Aesthetic sustainability is about rethinking sustainability. About moving away from decomposition and recreation and towards recycling and minimal consumption. Away from viewing products as having a life cycle (birth and death) and towards anti-consumption (or at least minimal consumption) and products that last a lifetime.
The ultimate sustainability must be buying a few, good things that last. But that requires durability, quality, and aesthetics! Which look do you never get tired of? Which shirt would you want to wear again and again, year after year (if it didn’t wear out)?
The definition of an aesthetically sustainable design object (whether this being a dress, a table, a bag, or a bowl) is, to me, an object that has a lasting expression… an object that lasts aesthetically. And a lasting expression makes me think of:
– something constant
– something minimalistic
– an object made of lasting, natural materials (that age with beauty)
– something timeless
Aesthetics concerns beauty and sensuous delight. But what is considered beautiful and delightful? Beauty is in many ways connected to taste – and therefore connected to the ideals of our time, our culture. Connected to trends.
If something is aesthetically sustainable, it contains a lasting harmonic, beauty that is not affected by trends; it applies to general, human, aesthetic rules. If something is aesthetically sustainable, it pleases our senses as well as our fundamental human need to structure what we experience. It has a constant expression; a lasting look.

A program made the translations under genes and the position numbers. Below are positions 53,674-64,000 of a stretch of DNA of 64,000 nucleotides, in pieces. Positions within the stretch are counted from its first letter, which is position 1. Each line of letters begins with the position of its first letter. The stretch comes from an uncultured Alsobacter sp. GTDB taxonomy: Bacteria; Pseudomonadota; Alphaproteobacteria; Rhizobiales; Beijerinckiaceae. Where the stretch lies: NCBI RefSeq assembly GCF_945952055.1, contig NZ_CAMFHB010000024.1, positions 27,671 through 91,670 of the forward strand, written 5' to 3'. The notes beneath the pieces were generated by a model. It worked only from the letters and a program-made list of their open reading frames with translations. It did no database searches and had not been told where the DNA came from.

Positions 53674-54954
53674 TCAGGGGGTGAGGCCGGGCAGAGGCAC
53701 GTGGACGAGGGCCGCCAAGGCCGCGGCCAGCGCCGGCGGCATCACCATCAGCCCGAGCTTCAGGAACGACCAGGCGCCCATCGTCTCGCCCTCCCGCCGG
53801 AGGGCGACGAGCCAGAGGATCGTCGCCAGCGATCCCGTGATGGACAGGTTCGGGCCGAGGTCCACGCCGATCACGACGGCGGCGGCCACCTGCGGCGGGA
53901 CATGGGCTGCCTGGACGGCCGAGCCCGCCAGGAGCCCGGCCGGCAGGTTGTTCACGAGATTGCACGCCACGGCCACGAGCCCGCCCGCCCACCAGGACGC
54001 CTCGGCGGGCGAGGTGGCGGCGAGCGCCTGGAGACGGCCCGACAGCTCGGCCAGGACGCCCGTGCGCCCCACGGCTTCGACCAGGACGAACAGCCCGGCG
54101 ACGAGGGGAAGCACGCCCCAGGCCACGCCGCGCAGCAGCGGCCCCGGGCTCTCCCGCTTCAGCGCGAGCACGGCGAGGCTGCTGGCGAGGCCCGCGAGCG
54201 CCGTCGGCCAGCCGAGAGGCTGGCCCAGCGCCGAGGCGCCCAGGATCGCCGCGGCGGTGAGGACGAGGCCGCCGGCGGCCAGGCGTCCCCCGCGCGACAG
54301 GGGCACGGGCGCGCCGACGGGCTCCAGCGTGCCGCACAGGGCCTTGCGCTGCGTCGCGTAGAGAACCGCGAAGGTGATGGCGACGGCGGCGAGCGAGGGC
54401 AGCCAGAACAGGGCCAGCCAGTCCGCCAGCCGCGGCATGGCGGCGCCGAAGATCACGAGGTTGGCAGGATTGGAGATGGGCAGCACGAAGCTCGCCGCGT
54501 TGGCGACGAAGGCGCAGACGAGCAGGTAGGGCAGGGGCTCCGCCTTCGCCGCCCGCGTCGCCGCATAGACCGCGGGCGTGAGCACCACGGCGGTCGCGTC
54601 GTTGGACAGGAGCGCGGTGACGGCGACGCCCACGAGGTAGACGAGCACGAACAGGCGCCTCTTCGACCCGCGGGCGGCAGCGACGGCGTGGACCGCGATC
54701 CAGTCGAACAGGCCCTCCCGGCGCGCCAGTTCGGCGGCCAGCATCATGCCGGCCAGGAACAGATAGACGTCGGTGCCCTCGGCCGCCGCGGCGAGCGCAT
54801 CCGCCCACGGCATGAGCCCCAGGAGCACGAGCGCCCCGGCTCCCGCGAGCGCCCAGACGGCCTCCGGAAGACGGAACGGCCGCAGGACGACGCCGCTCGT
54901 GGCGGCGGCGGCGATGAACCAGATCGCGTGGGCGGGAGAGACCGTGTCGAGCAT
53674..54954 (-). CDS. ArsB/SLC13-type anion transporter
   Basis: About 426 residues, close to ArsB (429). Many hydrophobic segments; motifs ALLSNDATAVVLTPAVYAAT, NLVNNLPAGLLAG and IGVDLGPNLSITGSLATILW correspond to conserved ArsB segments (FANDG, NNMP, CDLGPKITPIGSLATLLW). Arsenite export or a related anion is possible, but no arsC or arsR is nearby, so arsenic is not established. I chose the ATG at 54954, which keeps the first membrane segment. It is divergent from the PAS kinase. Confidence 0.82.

By general, human, aesthetic rules I mean for example symmetry, proportional harmony, the golden ratio, colour density (i.e. that some colours take up more space than others, and therefore you need to use less of them in order to create a harmonic expression).
A minimalistic or non-complex expression contains a certain aesthetic sustainability as well. The human eye can quickly decode the structure of the object; pay off is quick and simple. And simplicity provides durability. Simple, symmetrical design is aesthetically flexible; in my living room I have four chairs by Danish designer Kai Kristiansen – and they look great in my home’s mixture of “less is more”, piles of books, and colourful, abstract paintings. But they would fit equally as well into an entirely different living room – with pillows, curtains, plants, and dark wallpaper.
Aesthetic sustainability also concerns materials. Materials that age with beauty. Not in a shabby chic kind of way – but in the sense that the object changes with time, when used or weathered (like copper roofs that get their beautiful light green colour with time). Object made from aesthetically sustainable materials provide a beautiful tactile experience that lasts. That makes a lasting impression. And has a grounding effect.
But is aesthetic sustainability only a matter of creating minimalistic, “clean” objects that you never get tired of looking at? Or can an aesthetically sustainable object also be an object that is so complex that you never feel like you are done with it?